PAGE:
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Assyrian Americans

From Wikipedia, the free encyclopedia

Assyrian Americans
Assyrian American Civic Club of Chicago demonstration 2016.jpg
Assyrian Americans carrying the Assyrian flag at the annual Kha b-Nisan parade in Chicago
Total population
110,807–600,000[1][2][3][4]
Regions with significant populations
Michigan, California and Illinois
Languages
Neo-Aramaic · English
Religion
Christianity
(majority: Syriac Christianity; minority: Protestantism)

Assyrian Americans (Syriac: ܣܘܼܪ̈ܲܝܸܐ ܕܐܲܡܸܪܝܼܟܲܐ‎)[citation needed] refers to people born in or residing in the United States of Assyrian origin.

The largest Assyrian/Chaldean/Syriac diaspora is located in Metropolitan Detroit, with a figure of 150,000.[5] High concentrations are also located in Chicago, Phoenix, San Jose, Modesto, San Diego, Los Angeles, and Turlock, among others.[6]

The first large wave of Assyrian immigration to the United States was due to the Assyrian genocide, which occurred 1914–1920.

History

Early history

Assyrians have been present in the United States since the late 19th century. The first recorded Assyrian in America was Zia Attala.[7] He reportedly immigrated to Philadelphia in 1889 and found work in the hotel industry.[8] Most early Assyrian immigrants, however, were young men sent by Western missionaries for religious training.[9]

Second wave of immigration

Following the turn of the century, Assyrian immigration to America mostly came to a halt due to the Immigration Act of 1924 which effectively cut off any legal immigration to the United States for Assyrians and other non-Western European groups. The second large wave of immigration occurred in the 1960s and 70s, mainly from northern Iraq due to conflicts and persecution by the Baathist government of Iraq. Many Assyrians arrived during this period and took advantage of the ongoing White flight in Detroit.

As a result of the situation, Assyrians gained a monopoly over grocery stores and other small businesses, and in many cases used their finances and newfound wealth to benefit the Assyrian community there and take in Assyrian refugees from Iraq. More Assyrians arrived throughout the 80s and 90s for similar reasons, with newer residents moving out of Detroit into suburbs such as Royal Oak and Sterling Heights due to the Crack epidemic in Detroit, while others began to move to San Diego, establishing a new Assyrian community there.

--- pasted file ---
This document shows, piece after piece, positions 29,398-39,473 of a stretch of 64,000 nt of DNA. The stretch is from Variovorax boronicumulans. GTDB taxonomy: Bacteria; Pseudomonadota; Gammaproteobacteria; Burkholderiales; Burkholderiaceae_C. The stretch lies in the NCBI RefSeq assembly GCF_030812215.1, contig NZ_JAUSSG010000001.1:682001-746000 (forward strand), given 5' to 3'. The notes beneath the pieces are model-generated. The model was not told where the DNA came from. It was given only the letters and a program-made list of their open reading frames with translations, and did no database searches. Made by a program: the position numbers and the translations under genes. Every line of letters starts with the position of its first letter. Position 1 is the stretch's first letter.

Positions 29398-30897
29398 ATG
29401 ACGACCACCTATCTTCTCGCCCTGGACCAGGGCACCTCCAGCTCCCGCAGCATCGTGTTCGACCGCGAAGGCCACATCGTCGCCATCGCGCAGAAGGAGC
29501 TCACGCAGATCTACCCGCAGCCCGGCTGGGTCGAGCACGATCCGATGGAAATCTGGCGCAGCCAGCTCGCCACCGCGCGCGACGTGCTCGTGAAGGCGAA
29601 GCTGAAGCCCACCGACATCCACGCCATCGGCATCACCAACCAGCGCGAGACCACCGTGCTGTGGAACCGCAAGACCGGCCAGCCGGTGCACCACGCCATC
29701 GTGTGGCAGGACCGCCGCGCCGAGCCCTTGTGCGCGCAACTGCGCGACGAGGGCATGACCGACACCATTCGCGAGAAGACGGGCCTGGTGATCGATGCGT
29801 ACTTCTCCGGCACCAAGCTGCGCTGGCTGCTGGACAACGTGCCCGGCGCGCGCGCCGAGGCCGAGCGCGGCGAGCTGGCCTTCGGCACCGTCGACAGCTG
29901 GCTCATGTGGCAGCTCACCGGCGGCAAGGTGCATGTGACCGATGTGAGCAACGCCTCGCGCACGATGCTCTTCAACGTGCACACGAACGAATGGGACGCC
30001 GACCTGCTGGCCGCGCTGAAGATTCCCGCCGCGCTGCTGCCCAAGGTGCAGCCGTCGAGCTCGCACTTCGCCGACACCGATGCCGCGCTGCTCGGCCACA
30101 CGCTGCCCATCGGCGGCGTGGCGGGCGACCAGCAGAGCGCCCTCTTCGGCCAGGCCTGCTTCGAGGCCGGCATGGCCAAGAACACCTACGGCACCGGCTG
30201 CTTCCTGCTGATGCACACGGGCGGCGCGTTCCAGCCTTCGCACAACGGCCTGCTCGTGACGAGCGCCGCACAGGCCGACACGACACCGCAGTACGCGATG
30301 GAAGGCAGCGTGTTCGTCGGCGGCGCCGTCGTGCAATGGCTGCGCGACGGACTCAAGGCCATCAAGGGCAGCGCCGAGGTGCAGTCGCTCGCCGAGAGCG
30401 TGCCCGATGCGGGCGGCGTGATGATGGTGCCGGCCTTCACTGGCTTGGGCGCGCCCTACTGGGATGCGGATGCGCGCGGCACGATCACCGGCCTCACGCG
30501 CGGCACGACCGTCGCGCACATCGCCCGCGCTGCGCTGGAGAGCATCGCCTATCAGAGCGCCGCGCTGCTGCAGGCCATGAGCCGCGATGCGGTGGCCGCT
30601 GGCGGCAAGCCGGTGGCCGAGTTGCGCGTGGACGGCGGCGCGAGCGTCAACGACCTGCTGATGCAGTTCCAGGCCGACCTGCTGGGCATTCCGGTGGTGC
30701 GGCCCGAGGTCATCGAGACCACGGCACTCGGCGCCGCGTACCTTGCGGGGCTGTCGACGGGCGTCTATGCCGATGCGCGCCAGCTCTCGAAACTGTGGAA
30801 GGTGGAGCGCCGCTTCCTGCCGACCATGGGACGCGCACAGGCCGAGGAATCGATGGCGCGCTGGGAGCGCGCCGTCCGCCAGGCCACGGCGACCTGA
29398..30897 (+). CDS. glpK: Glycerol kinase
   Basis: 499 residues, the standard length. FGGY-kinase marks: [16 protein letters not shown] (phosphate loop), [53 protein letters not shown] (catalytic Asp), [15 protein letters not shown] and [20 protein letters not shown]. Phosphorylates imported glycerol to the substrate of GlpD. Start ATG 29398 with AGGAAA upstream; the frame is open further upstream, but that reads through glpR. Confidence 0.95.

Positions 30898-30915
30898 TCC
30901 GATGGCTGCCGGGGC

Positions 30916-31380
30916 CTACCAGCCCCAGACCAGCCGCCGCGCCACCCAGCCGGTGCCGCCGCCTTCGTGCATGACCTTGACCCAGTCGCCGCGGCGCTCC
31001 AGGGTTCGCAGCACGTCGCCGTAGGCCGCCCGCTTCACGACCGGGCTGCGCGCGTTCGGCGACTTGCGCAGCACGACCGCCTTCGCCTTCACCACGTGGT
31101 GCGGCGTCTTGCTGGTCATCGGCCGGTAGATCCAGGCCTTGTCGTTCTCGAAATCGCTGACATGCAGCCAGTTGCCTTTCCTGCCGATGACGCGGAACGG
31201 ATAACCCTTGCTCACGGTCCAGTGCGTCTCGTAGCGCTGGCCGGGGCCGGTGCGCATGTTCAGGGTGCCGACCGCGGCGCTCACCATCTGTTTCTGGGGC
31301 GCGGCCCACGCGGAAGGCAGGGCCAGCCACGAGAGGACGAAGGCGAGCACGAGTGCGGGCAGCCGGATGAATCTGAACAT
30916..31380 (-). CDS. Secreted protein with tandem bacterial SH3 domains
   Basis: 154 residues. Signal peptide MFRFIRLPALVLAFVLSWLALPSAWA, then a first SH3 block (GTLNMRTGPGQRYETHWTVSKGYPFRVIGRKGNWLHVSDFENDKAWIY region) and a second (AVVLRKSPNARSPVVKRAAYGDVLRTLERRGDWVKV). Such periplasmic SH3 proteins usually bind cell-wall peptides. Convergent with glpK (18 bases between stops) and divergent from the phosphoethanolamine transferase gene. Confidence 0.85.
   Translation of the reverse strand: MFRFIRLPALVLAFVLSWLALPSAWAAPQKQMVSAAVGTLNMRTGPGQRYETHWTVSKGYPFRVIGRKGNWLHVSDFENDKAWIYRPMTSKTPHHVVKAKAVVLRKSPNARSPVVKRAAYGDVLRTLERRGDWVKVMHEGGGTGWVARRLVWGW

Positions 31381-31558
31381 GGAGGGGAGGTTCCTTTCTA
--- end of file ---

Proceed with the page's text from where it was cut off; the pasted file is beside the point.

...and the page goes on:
In 2005, the first Assyrian school in the United States, the Assyrian American Christian School, opened in Tarzana, Los Angeles.

In Michigan

Chaldean Catholic Church in Detroit.  Assyrian Catholic immigration, mainly to Detroit, Michigan, began in the early 20th century.
Chaldean Catholic Church in Detroit. Assyrian Catholic immigration, mainly to Detroit, Michigan, began in the early 20th century.

Assyrian immigration to the cities in Michigan began in the early 20th century. The cities in the state include, but are not limited to, Detroit, Southfield, Sterling Heights, Oak Park, Troy, West Bloomfield, Commerce, Walled Lake, Rochester Hills, Farmington Hills, Ferndale, Warren, Bloomfield Hills and Ann Arbor. More and more Assyrians, as they establish themselves financially, quickly move out of Detroit and into the other locations, including San Diego and cities in Arizona.

Before the 1970s, Assyrians came to the United States in search of greater economic opportunities. After the 1970s, many Assyrians fled for political freedom, especially after the rise of Saddam Hussein and, after the Persian Gulf War. Some were drawn by the economic opportunities they had seen successfully affect their family members who had already immigrated.

Less stringent immigration laws during the 1960s and 1970s facilitated increasing numbers, with the 1970s seeing the highest number of Assyrians coming to the United States. In 1962, the number of Assyrian owned grocery stores was 120, but grew to 278 in 1972. The main cause of this were the 1967 Detroit riots, after which Jewish grocery store owners left the area and left the opportunity open for Assyrians to take over. Often these Jews sold their old stores to Assyrians.[10]